Understand The Wiring
As you drive through the entrance of Camphill Village Kimberton Hills, you quickly realize you’ve entered a different world. On the right, you notice a field of cows with huge horns that end in a sharp point. A brightly painted chicken house on wheels sits further on, surrounded by loudly cackling hens looking for lunch.
Inside several old stone farmhouses and some newer buildings scattered around the 450-acre grounds, the residents are busily working. Working with the cows in the dairy or the clay in the clay studio; harvesting vegetables in the greenhouses or the gardens if it’s the right time of year. And baking a variety of breads in the wood fired bakery oven, some to be used to make wonderful sandwiches at the café.
It’s a friendly place where everyone is happy to chat with you and explain what they’re doing while finding out what they can about you.
Camphill Village Kimberton Hills is an intentional community that includes people with a variety of developmental disabilities. For many years I was on its board, the last 4 or 5 years as president.
My time at Kimberton Hills has shaped my understanding of how there is a place and a job for everyone, no matter their skills and abilities. It has also helped me to understand just how important it is to recognize what people can and can’t do and to give them roles that put them in the best positions for success. It’s what makes Kimberton Hills a welcoming place for all the differently abled people who live there and it’s what contributes to success for all organizations.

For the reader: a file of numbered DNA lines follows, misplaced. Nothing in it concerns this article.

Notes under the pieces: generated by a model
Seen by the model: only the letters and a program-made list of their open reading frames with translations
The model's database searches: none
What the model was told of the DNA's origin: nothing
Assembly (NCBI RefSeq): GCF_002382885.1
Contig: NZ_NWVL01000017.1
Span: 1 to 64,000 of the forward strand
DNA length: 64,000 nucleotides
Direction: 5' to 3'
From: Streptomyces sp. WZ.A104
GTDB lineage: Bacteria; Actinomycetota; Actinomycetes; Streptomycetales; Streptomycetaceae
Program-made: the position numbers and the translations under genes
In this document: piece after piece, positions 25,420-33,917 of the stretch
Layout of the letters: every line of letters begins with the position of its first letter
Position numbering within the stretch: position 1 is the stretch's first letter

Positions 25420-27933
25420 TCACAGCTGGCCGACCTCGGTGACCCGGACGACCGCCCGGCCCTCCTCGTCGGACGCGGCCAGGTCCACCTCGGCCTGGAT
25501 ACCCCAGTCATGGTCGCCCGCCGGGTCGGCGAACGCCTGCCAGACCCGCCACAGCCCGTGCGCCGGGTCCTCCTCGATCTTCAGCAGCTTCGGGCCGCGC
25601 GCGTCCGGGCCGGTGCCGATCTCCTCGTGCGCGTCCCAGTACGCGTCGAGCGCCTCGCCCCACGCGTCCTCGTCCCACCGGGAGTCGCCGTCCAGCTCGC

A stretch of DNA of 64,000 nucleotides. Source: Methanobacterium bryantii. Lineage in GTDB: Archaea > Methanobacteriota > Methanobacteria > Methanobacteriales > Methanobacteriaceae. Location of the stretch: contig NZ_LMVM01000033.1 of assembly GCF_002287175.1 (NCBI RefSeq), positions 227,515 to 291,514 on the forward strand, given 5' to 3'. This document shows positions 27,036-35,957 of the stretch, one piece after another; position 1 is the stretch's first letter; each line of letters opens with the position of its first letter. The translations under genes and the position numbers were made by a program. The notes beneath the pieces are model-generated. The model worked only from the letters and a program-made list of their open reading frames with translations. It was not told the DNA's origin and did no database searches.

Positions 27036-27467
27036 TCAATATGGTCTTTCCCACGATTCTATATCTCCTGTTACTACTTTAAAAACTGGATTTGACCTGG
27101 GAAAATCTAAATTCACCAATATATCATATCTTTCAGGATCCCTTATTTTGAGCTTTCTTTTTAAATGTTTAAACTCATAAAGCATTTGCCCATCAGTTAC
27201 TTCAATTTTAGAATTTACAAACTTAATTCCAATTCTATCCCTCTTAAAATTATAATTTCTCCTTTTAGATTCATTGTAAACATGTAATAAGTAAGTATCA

I was reminded of this when I read the wonderful article in the Wall Street Journal by Alexandra Samuel called “What My Son With Autism Taught Me About Managing People”.
She shares how difficult it was to deal with her son until he was finally properly diagnosed and she “realized his brain was just wired differently from mine. I was able to recognize how often I was asking him to do something he couldn’t do, rather than something he wouldn’t do.”
Her journey to learn the connection between her son’s wiring and his talents led her to recognize the same connection in all her colleagues at work, and explained much about their behavior and skills.
The connection between wiring and talents applies to everyone—it even explains why the cats who wander around my house are so good at capturing field mice, while I am completely incompetent at this task.
Everyone in your organization is wired differently, and is equipped with unique skills. It’s important for you to recognize this and to delegate work accordingly. If someone isn’t doing what you expect them to do, understand that perhaps it’s not because they don’t want to do it, it’s because they can’t do it. They’re not wired to do it.
At Kimberton Hills there is a very detailed assessment process to figure out how someone’s wiring works. Once this is determined, it’s much easier to figure out what their skills are and thus the job they’ll be able to do and will like to do. A perfect fit.
Right person in the right seat with the right guidance and management. The path to happier people, happier employees, and better results.